Mustangs looking for a new home

Mustangs looking for a new home

They captivate people around the world. Mustangs are feral horses brought to the US by settlers. Earlier, countless of them moved through the prairies. They are the epitome of freedom. They were born in freedom, an american mustang is not bred. Still, many of them are captured, registered and sold. The horses live freely on provided government land. But there are more animals than the country tolerates. The grazing areas are not enough for so many horses.

Photos: Bureau of Landmanagement

Even earlier, farmers with their herds of cattle were on the same grazing grounds as the Mustangs. Many were shot. In 1971 there were only about 25,000 wild horses left.

They have been put under protection and since then, the Bureau of Land Management cares about the preservation of wild horses. They can not be killed anymore. Today, there are just over 80,000 Mustangs. Too many for the land available to them. Chronic overpopulation increases the risk of damage to rangeland resources through overgrazing, and the chances of starvation and thirst for animals in overpopulated herds, said BLM.

 
 

 

Photos: Bureau of Landmanagement

That’s why animals are being caught again and again. Selected Mustangs may be adopted. You can get an animal like that and take it home with you. A challenge, but also a worthwhile thing. Because Mustangs are considered to be open, intelligent, adaptable and faithful in addition to their noble appearance. Despite their wild origins, they are very human-related, learn quickly and willingly – all in all an excellent partner. But it’s also a chance to cultivate and own some of America’s heritage. You don’t necessarily have to be an American to do that, either.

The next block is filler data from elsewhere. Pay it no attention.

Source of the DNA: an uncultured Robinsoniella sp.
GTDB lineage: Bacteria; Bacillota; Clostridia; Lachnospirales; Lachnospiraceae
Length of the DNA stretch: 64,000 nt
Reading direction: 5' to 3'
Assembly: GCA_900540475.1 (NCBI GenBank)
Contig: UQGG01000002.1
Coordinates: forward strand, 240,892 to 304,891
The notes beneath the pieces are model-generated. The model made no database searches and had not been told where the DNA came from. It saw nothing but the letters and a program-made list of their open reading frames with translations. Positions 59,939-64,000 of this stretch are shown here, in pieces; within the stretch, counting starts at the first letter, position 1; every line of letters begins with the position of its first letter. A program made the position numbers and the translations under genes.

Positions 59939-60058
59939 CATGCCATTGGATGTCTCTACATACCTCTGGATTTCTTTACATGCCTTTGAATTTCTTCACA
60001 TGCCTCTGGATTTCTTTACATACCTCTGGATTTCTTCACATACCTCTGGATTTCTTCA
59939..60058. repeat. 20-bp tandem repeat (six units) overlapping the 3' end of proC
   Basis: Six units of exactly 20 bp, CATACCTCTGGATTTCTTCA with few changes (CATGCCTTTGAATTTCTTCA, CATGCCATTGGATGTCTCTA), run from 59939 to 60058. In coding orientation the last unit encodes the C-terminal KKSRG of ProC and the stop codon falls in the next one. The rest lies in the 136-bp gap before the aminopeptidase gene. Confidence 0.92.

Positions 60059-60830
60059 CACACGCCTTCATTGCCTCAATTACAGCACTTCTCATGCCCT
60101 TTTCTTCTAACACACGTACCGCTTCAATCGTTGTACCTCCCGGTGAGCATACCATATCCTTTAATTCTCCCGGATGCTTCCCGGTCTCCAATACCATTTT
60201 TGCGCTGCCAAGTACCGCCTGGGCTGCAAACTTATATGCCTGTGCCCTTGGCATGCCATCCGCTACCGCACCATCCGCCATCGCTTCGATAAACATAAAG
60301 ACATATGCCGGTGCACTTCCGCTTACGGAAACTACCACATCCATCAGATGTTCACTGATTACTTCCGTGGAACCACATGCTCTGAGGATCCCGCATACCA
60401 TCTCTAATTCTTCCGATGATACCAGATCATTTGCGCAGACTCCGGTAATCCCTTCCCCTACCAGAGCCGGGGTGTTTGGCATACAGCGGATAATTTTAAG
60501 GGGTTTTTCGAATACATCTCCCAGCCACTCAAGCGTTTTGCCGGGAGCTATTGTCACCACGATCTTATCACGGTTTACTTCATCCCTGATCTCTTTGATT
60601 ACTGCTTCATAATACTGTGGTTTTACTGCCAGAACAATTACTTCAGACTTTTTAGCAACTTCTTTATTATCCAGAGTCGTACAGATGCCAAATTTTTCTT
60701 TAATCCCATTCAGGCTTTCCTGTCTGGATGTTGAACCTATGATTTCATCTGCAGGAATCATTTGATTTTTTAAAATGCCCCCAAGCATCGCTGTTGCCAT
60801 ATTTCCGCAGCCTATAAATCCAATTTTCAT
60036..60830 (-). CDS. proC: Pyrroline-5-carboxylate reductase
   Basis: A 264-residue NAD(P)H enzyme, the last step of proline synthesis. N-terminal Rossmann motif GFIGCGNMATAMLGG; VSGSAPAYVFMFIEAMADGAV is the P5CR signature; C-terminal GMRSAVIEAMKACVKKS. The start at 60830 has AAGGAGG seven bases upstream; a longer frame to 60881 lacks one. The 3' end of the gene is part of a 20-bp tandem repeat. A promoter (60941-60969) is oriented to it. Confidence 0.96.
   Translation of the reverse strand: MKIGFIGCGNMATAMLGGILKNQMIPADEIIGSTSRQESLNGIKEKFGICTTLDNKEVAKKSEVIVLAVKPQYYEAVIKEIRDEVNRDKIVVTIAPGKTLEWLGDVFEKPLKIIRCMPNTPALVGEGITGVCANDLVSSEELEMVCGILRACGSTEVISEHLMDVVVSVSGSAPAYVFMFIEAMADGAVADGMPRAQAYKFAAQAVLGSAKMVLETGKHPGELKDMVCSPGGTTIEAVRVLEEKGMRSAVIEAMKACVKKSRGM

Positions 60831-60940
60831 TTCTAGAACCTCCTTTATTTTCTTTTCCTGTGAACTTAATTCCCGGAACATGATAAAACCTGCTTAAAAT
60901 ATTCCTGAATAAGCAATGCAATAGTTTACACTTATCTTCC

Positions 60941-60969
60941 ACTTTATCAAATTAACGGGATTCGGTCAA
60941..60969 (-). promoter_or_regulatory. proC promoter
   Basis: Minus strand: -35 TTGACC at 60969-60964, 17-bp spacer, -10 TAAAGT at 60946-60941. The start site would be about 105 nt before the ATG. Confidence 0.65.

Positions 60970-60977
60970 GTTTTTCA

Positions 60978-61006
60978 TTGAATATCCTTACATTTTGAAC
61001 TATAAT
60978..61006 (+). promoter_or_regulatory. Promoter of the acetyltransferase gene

“When you adopt a wild horse or burro from the BLM, the animal will need to reside within the United States for at least 12 months until you have received title of ownership to the horse”, explains BLM spokesman Jason Lutterman. “This is because the horse must be available for inspection by the BLM within that 12 month period, and we do not operate offices outside the United States for that purpose.”

 

$1,000 who adopts a Mustang

In the US, too few of them are adopted. The cost of supplying the unmediated horses is increasing. That’s why the US government has taken a special action and is now paying anyone who adopts a wild horse $ 1,000. However, prospective owners must demonstrate that they can provide the animals and commit to comply with a number of legal requirements.

To provide a Mustang with enough space and what it needs, that costs money. That is why there is now this financial support. “We understand that adopting a wild horse or burro represents a commitment. The incentive is designed to help with the adopter’s initial training and humane care,” said BLM Deputy Director of Programs and Policy Brian Steed.

 

 

Photos: Bureau of Landmanagement
Since 1971, 240,000 wild horses and wild burros have come into private hands. Many of them have become excellent western, show or workhorses. Many of them, above all, friends for life.

The Bureau of Land Management has released a film about the history of protected American wild horses and wild burros.

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